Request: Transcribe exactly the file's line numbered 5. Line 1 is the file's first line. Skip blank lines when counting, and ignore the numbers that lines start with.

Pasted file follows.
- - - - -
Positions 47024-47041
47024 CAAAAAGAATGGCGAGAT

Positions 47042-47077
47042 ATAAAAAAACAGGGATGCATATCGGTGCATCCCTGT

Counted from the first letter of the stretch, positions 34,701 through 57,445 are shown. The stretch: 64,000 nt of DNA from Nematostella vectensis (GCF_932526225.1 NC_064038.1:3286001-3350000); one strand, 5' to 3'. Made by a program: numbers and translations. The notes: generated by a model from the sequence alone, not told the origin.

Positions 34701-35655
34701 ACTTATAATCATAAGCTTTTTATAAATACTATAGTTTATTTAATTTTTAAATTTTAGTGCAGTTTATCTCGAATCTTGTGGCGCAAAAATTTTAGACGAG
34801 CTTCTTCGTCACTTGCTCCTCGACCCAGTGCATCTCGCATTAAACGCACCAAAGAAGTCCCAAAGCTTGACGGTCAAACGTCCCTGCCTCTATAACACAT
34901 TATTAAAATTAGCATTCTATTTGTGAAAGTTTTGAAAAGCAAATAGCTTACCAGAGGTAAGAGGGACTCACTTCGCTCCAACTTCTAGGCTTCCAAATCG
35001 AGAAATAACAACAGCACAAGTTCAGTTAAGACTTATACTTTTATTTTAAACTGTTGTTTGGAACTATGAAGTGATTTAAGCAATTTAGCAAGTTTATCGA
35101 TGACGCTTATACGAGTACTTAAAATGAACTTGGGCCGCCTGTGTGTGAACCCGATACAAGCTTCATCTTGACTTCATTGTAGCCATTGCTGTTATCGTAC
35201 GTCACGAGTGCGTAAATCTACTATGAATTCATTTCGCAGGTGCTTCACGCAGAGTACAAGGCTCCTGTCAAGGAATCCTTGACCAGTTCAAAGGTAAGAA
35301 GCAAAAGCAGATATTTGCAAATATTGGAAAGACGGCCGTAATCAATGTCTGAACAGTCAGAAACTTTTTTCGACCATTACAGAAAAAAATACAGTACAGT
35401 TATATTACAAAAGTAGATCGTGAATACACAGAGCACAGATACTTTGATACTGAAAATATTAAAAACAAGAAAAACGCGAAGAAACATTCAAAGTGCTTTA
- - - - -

Counted from the first letter of the stretch, positions 34,701 through 57,445 are shown. The stretch: 64,000 nt of DNA from Nematostella vectensis (GCF_932526225.1 NC_064038.1:3286001-3350000); one strand, 5' to 3'. Made by a program: numbers and translations. The notes: generated by a model from the sequence alone, not told the origin.